In the United States the colours were red or red/white for fire vehicles and black & white for police cars.
In Australia ambulances used to be a creamy beige colour – they are now white.
Police vehicles in the UK are often leased so they are ordered in metallic silver colour to take advantage of a 10% increase in resale value at the end of the lease.
England and EEC (European Economic Community) countries have now agreed to paint their vehicles yellow/green RAL 1016, however each country will retain their different liveries and markings.
Whatever the traditional reason for emergency vehicle body colour, there are valid reasons for choosing particular vehicle colours. In Australia where every delivery van on the road looks like a white Mercedes Sprinter ambulance, agencies rely heavily on coloured livery and markings to announce the vehicle’s presence.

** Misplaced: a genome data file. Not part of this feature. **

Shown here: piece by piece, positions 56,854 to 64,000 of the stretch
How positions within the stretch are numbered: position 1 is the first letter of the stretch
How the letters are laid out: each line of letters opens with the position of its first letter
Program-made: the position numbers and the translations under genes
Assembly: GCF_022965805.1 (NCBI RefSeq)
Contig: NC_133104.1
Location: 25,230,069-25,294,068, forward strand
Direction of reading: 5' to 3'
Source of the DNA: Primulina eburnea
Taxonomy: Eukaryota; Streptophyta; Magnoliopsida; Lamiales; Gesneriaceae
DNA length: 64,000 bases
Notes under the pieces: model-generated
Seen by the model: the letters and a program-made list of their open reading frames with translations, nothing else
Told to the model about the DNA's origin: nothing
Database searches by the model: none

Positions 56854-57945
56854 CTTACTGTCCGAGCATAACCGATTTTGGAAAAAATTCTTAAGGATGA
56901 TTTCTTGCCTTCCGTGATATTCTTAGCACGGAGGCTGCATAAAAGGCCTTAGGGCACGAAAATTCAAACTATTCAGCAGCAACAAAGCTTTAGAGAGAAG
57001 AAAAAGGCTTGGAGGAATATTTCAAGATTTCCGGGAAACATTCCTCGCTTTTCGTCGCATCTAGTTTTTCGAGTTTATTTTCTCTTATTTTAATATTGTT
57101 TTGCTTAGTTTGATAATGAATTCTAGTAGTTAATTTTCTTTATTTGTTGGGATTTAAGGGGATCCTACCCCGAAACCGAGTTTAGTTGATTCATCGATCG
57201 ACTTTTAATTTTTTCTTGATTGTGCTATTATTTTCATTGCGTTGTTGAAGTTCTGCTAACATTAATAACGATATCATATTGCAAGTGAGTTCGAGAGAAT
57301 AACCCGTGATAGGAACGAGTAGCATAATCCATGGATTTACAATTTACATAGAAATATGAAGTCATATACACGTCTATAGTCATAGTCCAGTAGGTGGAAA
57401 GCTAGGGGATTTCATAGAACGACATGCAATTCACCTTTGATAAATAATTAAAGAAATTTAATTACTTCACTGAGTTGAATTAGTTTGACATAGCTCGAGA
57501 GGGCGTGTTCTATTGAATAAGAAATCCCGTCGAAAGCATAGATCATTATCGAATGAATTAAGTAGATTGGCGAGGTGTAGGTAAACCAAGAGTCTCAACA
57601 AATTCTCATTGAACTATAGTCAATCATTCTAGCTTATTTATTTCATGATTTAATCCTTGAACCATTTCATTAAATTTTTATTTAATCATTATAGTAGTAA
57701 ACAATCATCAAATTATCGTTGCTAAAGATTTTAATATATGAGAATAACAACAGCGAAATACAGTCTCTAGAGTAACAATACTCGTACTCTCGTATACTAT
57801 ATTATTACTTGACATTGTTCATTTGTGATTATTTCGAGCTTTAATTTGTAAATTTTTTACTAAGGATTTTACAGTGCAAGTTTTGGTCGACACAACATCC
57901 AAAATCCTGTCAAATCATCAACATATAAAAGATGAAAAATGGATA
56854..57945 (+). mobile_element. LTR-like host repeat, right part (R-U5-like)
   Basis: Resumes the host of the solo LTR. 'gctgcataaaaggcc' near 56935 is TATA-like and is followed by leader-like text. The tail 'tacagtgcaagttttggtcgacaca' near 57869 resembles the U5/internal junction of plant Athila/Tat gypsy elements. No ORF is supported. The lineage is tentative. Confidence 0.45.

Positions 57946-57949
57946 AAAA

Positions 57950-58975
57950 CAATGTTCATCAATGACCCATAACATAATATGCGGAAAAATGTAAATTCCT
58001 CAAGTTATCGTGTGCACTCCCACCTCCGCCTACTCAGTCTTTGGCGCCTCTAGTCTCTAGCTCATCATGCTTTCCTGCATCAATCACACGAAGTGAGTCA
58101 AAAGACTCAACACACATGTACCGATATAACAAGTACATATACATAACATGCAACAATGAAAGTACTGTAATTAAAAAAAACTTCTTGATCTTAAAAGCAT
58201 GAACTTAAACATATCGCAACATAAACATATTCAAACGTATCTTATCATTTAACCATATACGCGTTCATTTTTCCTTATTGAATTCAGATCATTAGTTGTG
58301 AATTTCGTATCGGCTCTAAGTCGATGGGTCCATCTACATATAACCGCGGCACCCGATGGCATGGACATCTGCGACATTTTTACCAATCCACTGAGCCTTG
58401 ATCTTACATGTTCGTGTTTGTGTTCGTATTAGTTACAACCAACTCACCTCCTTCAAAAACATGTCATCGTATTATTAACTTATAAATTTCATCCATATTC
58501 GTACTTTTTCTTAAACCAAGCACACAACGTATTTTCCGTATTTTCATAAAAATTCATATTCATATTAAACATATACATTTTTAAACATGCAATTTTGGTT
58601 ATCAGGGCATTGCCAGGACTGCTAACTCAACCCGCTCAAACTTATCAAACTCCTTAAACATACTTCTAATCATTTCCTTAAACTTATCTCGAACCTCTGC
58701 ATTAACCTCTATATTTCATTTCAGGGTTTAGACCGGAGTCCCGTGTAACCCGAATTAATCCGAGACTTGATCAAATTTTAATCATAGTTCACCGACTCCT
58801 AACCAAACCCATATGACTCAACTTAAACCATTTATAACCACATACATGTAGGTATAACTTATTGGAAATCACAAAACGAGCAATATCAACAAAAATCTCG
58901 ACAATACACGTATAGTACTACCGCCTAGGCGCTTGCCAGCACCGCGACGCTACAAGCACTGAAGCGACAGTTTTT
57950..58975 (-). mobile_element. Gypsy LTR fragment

Red has poor reflectivity and is not detected well in the periphery during daylight hours. The intensity of red in daylight only appears once the object is visualised within the central field of view. Red is perceived even less during darkness and under adverse lighting conditions, both in central and peripheral vision.
So what is the best body colour for emergency vehicles?
Without doubt, a single body colour with high brightness levels and high colour contrast when it is viewed under varied light and weather conditions is safer than two tones of colour or the use of a single dark colour.
The majority of the vehicle bodywork should be painted in one of the colours shown below in order of preference. A white base colour requires the careful addition of a second highlight colour to approximately 10% of the total surface area to increase visibility. The vehicle paintwork should be regularly polished to keep reflectance values high.
1. Yellow – green
2. Chrome Yellow